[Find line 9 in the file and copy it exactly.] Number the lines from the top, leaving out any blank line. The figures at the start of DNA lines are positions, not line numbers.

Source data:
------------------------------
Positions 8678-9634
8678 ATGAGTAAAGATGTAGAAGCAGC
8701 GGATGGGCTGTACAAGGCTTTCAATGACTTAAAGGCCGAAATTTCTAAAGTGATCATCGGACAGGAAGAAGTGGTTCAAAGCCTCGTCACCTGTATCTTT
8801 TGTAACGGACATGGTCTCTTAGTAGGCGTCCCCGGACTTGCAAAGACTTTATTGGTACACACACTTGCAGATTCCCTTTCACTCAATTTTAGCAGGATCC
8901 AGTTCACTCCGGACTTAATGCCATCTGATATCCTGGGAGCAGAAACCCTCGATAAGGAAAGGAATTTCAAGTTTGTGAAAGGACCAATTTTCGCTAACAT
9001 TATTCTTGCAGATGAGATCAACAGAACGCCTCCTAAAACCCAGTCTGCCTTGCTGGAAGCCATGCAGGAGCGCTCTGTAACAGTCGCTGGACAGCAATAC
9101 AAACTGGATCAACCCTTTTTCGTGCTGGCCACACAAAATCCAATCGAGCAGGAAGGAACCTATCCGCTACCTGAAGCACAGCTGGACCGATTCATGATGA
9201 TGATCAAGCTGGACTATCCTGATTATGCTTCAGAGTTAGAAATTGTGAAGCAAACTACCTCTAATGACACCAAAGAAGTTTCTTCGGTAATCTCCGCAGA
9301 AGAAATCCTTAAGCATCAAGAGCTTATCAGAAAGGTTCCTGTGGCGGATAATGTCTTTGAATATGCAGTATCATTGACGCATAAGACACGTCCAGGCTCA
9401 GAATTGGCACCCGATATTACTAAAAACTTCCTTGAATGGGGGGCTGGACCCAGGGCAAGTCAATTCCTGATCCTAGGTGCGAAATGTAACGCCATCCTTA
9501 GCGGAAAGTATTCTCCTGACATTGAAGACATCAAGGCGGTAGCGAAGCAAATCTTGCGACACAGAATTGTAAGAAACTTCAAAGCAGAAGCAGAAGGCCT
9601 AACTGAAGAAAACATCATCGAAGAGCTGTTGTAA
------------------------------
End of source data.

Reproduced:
9301 AGAAATCCTTAAGCATCAAGAGCTTATCAGAAAGGTTCCTGTGGCGGATAATGTCTTTGAATATGCAGTATCATTGACGCATAAGACACGTCCAGGCTCA